Wendy's higher priced burgers, franchisee fee boost quarterly results
May 08, 2019
(Reuters) - Wendy’s Co on Wednesday reported quarterly revenue and profit above estimates, as the burger chain was helped by higher royalty fees from franchisees and its new premium burgers that come with avocado and bacon.
FILE PHOTO: A Wendy's Co restaurant is pictured in Monrovia, California November 4, 2015. REUTERS/Mario Anzuoni
The company refreshed its offerings with the introduction of the ‘Made to Crave’ line of fresh beef burgers that include applewood smoked bacon, asiago cheese and Kansas City-style barbecue sauce to woo customers looking for better fast-food choices.
Wendy’s also had three successful promotions during the quarter, which included a $5 giant Jr. bacon cheeseburger and a ‘Biggie Bag’ combo offer, which was $1 more than its previous ‘4 for $4’ value deal.
The new menu items did well despite the cold weather and grew “incremental traffic,” Chief Executive Officer Todd Penegor said on a call with analysts.
The company’s new line-up follows heavy discounting and promotions offered by fast-food chains in the United States last year, as they battled to attract customers.
Gordon Haskett analyst Jeff Farmer said there was a “clear shift” toward slightly higher priced value meal structure offered by restaurants, which also help drive traffic and profits.
A majority of Wendy’s restaurants, both domestic and international, are run by franchisees who pay royalty fees and rent for the restaurant space.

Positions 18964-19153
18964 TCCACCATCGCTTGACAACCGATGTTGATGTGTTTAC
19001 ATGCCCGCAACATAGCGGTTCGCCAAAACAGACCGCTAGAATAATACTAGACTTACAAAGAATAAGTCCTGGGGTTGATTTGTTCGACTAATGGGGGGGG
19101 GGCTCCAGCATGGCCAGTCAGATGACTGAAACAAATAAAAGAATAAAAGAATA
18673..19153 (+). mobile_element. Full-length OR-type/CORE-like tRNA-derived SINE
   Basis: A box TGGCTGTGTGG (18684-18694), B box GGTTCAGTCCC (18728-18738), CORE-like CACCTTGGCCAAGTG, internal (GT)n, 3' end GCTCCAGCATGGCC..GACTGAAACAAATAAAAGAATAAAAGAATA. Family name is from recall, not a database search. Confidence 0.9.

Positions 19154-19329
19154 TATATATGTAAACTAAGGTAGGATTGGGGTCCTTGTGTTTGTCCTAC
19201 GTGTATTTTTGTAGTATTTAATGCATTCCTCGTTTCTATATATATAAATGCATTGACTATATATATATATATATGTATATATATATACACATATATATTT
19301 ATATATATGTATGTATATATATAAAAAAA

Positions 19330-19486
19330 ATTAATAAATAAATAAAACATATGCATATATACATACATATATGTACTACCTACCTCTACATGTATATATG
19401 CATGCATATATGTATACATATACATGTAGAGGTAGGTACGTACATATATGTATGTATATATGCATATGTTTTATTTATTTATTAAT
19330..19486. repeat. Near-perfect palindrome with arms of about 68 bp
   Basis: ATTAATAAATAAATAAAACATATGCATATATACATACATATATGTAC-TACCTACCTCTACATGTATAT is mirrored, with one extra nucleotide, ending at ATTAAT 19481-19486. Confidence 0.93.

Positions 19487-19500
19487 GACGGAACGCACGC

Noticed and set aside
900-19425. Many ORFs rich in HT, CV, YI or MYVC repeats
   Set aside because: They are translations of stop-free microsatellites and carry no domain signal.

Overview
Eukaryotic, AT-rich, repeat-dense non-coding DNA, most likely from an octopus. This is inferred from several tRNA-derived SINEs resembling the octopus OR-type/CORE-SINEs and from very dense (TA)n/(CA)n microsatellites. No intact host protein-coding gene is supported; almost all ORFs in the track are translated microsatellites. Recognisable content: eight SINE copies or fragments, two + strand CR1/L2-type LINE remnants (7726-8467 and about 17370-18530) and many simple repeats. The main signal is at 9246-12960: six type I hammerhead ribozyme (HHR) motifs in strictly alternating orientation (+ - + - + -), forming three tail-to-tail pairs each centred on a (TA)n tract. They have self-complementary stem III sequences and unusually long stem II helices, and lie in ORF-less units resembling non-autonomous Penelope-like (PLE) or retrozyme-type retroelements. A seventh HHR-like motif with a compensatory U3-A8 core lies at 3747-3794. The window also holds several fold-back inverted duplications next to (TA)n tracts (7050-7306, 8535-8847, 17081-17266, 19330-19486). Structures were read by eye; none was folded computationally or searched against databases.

Revenue from these franchises, which had a 4 percent rise in royalties and about a 17 percent increase in rent, helped the overall revenue beat estimates.
Total revenue rose 7.4 percent to $408.6 million for the first quarter ended March 31, beating analysts’ estimates of $399.8 million, while same-store sales in North America met expectations.
Profit margins at restaurants operated by the company rose 15 percent, compared with a 13.9 percent increase a year earlier, mainly driven by higher prices of its products.
“Wendy’s appears to be stabilizing topline without significant additional margin trade off, low protein prices likely helped,” Bernstein analyst Sara Senatore said.
Excluding certain one-time items, the company earned 14 cents per share, beating the consensus estimate of 11 cents per share, according to IBES data from Refinitiv.
Shares of the company were up 2 percent at $18.79.